By T.J. Murphy/@burning_runner
In introducing this new editorial series, I mentioned one thing I’m interested in exploring is the value of starting off a triathlon program, of any scope, by investing time in knowing the ‘why’ of it. What’s your purpose? Not just a race goal but the reason for taking it on. For those embarking on a journey into Ironman triathlon, it’s an incredibly important question that I have come to believe demands self-honestly. I have this memory of watching a video shown at the pre-race dinner before the Hawaii Ironman, many years ago, where an age-group triathlete was being profiled. When they interviewed his wife, who was holding a baby in her arms, you could see in her eyes the distress being caused by the amount of time being sucked into the Ironman training. In her words she was supportive, but she also said (tears welling in her eyes) that she hoped when it was over they could have him back in their lives.
This was some years ago. I wasn’t a parent or even married at the time. But it made an impact on me. The profile never did investigate what the athlete’s purpose was in taking on the Ironman (I don’t recall it anyway). But one thing it shouldn’t be is an escape from real-life responsibilities. The case might be made that training for and doing an Ironman would help someone develop qualities and character traits that would make them a better parent. I could certainly see that. But there’s a discussion of trade-offs and sub-optimal trade-offs and make-goods that I think would be necessary for that discussion.
Recently I started listening to a new podcast called Cleared Hot. It’s being put out by Andy Stumpf, a medically-retired Navy SEAL. Stumpf served in the SEAL Teams for nearly 17 years, a time that started a few years before 9/11. So as you can imagine his service included numerous deployments into combat.
I think it’s a must-listen to podcast for any endurance athlete. In an authentic, no-bullshit fashion, Stumpf talks about issues like purpose, the value of hard work, focusing on what you can control versus what you can’t, often drawing up on his experiences in the military but also new domains he’s more currently involved in. He offers well-thought out beliefs on subjects ranging from service, to the value of visualization, to learning from mistakes and failure, to cogent criticism of the “secret hack” methodologies that sell all to many books. It’s refreshingly honest stuff—he often takes in a quick, nervous breath when he’s diving into something he feels fervent about. He offers and explains his favorite mottos, like Do What’s Hard First and Be the Example. Simple words, not easy to execute, but with profound impacts.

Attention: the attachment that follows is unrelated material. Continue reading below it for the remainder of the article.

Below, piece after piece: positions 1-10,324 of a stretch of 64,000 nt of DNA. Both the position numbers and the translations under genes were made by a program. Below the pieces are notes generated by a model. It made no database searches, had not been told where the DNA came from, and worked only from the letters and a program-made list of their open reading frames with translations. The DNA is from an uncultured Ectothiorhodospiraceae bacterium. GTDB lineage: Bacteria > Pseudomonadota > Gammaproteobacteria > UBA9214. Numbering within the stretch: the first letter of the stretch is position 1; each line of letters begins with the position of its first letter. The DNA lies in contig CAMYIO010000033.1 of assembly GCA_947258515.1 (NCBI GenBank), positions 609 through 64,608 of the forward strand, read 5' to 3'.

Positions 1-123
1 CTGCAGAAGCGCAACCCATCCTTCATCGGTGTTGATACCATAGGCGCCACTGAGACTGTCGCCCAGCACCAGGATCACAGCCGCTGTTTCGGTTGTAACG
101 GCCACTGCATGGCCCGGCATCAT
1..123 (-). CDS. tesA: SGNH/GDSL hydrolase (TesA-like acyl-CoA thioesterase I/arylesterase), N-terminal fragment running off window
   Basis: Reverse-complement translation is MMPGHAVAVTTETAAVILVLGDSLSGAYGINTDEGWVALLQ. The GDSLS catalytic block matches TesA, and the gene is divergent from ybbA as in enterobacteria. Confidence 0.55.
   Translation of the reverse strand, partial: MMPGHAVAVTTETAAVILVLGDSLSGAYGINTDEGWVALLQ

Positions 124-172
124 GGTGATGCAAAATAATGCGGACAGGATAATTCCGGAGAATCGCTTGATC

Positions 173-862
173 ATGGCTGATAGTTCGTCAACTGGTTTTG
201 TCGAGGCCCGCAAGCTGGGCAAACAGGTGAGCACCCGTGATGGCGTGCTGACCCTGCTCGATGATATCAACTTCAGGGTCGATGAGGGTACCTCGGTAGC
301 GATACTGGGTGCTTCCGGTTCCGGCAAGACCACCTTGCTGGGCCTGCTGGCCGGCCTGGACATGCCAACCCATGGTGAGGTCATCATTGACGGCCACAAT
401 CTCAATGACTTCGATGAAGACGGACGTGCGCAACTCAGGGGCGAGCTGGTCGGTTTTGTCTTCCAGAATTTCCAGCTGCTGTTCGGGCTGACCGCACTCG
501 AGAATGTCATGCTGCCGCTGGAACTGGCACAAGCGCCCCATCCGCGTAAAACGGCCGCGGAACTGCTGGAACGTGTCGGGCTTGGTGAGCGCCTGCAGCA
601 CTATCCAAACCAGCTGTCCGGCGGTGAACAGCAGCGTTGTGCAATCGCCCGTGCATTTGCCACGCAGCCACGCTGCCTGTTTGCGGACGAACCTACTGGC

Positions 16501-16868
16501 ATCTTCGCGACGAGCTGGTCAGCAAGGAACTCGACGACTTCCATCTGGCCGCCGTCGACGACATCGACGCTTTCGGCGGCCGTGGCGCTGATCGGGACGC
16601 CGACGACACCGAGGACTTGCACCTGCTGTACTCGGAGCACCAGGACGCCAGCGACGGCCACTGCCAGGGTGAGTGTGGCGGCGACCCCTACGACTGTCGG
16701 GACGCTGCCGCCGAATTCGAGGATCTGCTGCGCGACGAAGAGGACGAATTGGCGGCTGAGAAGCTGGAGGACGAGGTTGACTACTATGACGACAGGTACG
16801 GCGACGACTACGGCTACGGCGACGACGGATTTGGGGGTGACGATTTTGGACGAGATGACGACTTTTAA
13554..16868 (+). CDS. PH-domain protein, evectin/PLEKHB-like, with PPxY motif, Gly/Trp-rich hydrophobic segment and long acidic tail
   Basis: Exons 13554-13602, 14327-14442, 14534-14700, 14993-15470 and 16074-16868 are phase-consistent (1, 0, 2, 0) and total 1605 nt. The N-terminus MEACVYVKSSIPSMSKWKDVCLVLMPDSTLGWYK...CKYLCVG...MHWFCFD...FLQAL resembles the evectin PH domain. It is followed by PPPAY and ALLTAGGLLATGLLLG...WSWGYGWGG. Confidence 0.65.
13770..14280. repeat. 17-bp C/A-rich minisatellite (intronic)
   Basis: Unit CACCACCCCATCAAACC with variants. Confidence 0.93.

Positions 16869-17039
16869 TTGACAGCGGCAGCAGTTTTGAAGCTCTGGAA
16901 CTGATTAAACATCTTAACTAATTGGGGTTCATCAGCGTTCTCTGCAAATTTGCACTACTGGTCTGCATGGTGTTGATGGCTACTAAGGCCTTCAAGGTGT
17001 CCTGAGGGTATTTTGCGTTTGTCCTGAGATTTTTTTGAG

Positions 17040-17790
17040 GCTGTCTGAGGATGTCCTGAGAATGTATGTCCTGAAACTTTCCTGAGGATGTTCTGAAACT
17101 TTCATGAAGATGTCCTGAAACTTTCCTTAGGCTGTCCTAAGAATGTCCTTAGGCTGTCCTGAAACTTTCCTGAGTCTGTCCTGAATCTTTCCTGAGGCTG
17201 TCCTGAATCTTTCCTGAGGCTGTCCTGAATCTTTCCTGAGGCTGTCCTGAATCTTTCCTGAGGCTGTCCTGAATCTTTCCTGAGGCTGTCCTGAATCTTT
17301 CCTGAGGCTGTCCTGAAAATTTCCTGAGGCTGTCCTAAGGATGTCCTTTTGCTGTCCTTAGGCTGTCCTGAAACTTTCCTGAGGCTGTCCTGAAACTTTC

I think you might enjoy listening to a number of them but there are two I think you shouldn’t miss. One is a solo podcast on the difference between motivation and purpose. I came across Stumpf’s podcast a few days after I had written about how my new personal framework for training for a triathlon is to start off defining the purpose, and this was the show I listened to. Another is with decorated Marine, Brian Chontosh, who talks openly about the deep value he gets from challenging himself in severe ultra-marathon contests. (I didn’t know this, but the new 100-miler is now the 200-miler).
My thinking after listening to Stumpf’s podcast on motivation vs purpose was to consider ways to make what is more or less a fun thing for me to do (jump in a triathlon to be a part of a race and hang out with other triathletes; travel to the destination; be outside; get a dose of race challenge in my life) that have a stronger connection to my personal purpose. Number one, I think the display of discipline and following a long-term training plan are things I’d like my two kids to see me do and trigger some sort of modeling in their circuits. The second is also about my kids. As mentioned, the mission of this column is to explore better ways to train for a triathlon—training and nutrition that build the body up, from metabolism to lean muscle mass to mobility—rather than just wear it out (the way I did it for 25 years). Can I train in a way that his lower volume, higher in intensity, uses better technique, and relies on anti-inflammatory nutrition and come out the other side not only having raced a triathlon but truly healthier, fitter and producing a boost in potential longevity? That’s the idea. I’m an older dad so I want to make choices that will help me last a long time and to last in a form where I don’t become a drag on them.( I was recently listening to a radio interview with a person who had gone into a retirement home. He was like 65. Good lord, I thought. That’s something to be prevented at all possible costs. That and type-2 diabetes, and the likely combination of the two. It seems like it should be low-hanging fruit).
Another value of the high-intensity/low-volume model is that I can keep weekly training time to a minimum, so it’s not simply a vanishing act, leaving behind a 4-year-old and 7-month while I’m out biking around Massachusetts all day.
So that’s where I’m at with the line of thinking on attaching the drive of purpose to my training for a triathlon.
Speaking of someone to model, when it comes to marrying purpose and endurance athletics is Rob Jones, retired Marine who lost his legs in combat and runs with prosthetics. He’s going to be running 31 marathons in 31 days to raise money for organizations like Tunnels To Towers and the Semper Fi Fund. He’s probably running near you sometime and he’d like to put in some miles with you. We spoke to him recently and his website is http://robjonesjourney.com. (We’ll be following his progress here on LAVA).